To address patient retention, here are three things healthcare consumers are looking for:

1. Control Over Their Time

For decades, patients have expressed frustration over the difficultly of obtaining a medical appointment. Once made, patients on average show up on time – due to numerous possibilities, the physician often doesn’t, and the waiting game begins.

 

Their demand? No more anxiety and frustration over waiting an hour or more in a doctor’s office just to be seen. Not anymore.

In fact, many are wishing away the waiting room entirely. The idea of sitting in a room full of sick people for an extended stretch of time is outdated in part thanks to virtual waiting rooms.

They make the process significantly more efficient and comfortable for patients. This particular feature of the DocsInk platform has been met with applause from both patient and practitioner. Automated check-ins can be customized for better doctor-patient process alignment resulting in better time management, and higher scores on patient satisfaction surveys.

2. Virtual Expectations

Between January and June of 2020, telemedicine visits rose by 2000%.
You read that right. Not 200%, but 2000%. The doctor-patient experience has been revolutionized.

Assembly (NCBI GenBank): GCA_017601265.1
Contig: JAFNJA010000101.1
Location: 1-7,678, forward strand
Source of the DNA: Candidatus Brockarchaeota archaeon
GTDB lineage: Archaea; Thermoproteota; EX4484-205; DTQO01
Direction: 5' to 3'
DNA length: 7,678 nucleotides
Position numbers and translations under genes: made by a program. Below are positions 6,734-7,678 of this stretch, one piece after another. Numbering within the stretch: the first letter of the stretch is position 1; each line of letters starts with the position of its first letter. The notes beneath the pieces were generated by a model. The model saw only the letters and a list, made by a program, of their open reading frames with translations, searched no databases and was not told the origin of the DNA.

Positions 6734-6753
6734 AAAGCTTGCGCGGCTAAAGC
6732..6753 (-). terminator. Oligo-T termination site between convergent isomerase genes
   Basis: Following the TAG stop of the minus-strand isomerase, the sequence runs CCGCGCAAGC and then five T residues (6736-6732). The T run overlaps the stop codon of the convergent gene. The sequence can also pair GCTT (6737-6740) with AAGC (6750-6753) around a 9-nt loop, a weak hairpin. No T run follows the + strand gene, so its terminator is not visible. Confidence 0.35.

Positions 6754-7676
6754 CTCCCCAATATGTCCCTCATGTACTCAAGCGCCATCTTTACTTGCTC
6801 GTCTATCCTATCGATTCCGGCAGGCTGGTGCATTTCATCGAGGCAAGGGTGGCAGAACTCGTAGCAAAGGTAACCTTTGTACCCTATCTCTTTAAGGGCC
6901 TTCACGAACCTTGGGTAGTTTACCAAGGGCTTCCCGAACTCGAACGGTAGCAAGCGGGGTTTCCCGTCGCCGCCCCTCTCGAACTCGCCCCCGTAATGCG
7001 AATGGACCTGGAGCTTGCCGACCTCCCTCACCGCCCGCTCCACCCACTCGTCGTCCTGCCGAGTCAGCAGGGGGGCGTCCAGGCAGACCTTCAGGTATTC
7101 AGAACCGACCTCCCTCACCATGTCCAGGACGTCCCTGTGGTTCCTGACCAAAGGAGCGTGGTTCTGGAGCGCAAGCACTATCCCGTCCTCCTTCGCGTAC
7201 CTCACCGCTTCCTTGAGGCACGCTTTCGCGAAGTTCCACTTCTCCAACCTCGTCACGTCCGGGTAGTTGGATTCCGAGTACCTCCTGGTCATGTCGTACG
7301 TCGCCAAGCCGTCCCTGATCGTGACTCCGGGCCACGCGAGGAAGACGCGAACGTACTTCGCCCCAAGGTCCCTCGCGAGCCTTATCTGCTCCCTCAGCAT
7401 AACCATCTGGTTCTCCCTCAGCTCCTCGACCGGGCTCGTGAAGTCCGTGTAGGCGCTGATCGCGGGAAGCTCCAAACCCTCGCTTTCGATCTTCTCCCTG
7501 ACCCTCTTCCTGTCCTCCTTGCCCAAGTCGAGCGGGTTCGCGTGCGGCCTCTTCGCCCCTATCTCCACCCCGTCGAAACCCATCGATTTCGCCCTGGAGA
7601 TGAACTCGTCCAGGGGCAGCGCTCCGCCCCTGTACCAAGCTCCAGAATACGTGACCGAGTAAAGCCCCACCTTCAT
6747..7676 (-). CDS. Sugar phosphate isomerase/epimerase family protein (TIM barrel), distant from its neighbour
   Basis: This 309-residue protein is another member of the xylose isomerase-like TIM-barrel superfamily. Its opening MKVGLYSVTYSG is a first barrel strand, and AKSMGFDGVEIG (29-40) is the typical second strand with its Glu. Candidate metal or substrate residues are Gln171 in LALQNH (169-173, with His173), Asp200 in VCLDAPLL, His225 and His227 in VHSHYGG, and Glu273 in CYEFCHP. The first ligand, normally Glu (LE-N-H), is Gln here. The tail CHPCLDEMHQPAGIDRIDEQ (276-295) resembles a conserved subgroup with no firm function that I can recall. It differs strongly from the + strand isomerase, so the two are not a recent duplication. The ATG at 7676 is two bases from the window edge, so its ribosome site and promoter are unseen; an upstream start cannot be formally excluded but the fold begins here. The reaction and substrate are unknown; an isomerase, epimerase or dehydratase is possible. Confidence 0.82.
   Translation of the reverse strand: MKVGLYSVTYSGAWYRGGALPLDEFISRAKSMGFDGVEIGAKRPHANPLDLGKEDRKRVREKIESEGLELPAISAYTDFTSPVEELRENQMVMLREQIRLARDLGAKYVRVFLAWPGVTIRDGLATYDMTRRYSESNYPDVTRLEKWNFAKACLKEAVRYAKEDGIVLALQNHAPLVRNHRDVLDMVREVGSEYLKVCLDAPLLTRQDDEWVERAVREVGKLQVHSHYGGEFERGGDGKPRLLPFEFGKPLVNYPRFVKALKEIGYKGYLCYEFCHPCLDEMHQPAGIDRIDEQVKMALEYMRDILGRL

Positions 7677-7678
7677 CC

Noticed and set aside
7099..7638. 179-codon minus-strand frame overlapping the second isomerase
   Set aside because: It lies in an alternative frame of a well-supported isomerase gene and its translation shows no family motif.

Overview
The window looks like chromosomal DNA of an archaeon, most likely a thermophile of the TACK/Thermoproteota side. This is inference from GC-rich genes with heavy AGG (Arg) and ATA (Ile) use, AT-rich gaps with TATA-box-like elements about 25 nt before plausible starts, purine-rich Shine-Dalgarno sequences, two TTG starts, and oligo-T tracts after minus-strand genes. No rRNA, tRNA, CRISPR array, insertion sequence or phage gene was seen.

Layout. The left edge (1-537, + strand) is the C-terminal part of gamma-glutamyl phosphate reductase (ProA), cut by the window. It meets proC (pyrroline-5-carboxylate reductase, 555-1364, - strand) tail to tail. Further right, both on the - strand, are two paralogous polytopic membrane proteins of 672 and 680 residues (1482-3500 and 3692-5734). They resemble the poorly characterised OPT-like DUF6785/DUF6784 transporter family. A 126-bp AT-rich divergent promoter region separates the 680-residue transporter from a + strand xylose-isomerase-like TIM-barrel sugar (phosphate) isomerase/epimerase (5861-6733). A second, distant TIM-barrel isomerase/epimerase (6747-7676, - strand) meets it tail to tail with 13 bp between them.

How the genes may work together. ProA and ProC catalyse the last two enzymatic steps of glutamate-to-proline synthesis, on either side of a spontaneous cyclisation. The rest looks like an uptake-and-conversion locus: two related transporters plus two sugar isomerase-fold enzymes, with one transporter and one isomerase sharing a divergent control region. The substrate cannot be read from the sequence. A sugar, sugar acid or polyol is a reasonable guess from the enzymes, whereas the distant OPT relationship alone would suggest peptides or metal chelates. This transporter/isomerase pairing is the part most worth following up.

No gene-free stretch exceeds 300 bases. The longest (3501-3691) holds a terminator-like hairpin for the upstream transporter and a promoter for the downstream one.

According to Harvard Business Review, telemedicine is highly effective for younger, digitally savvy patients. However, seniors and the frail often struggle to use the technology.

 

It is incumbent upon the healthcare provider to determine the level of success each patient can have with different types of remote patient monitoring and telehealth solutions.

While Google Meet and Zoom are second nature to many, some physicians’ groups found that a secure telehealth platform built for the healthcare industry, such as DocsInk’s, is better suited to those hesitant to use technology.

3. Better Communication, Improved Continuity of Care

Chronic disease management has taken a turn. While remote patient monitoring (RPM) has been in place for several years, the standardization of telehealth has pushed those with chronic conditions to expect more access to physicians when needed.

Utilization of RPM in situations such as this is only logical. Consider the enormous cost of high-acuity healthcare encounters for patient, payer and provider. Yet also consider the higher cost of not getting care. A recent survey found 10% of respondents were so worried about the impact of the pandemic that they would forego care altogether. This is where telehealth offers control over environment—not having to be in public—and subsequently improves health outcomes.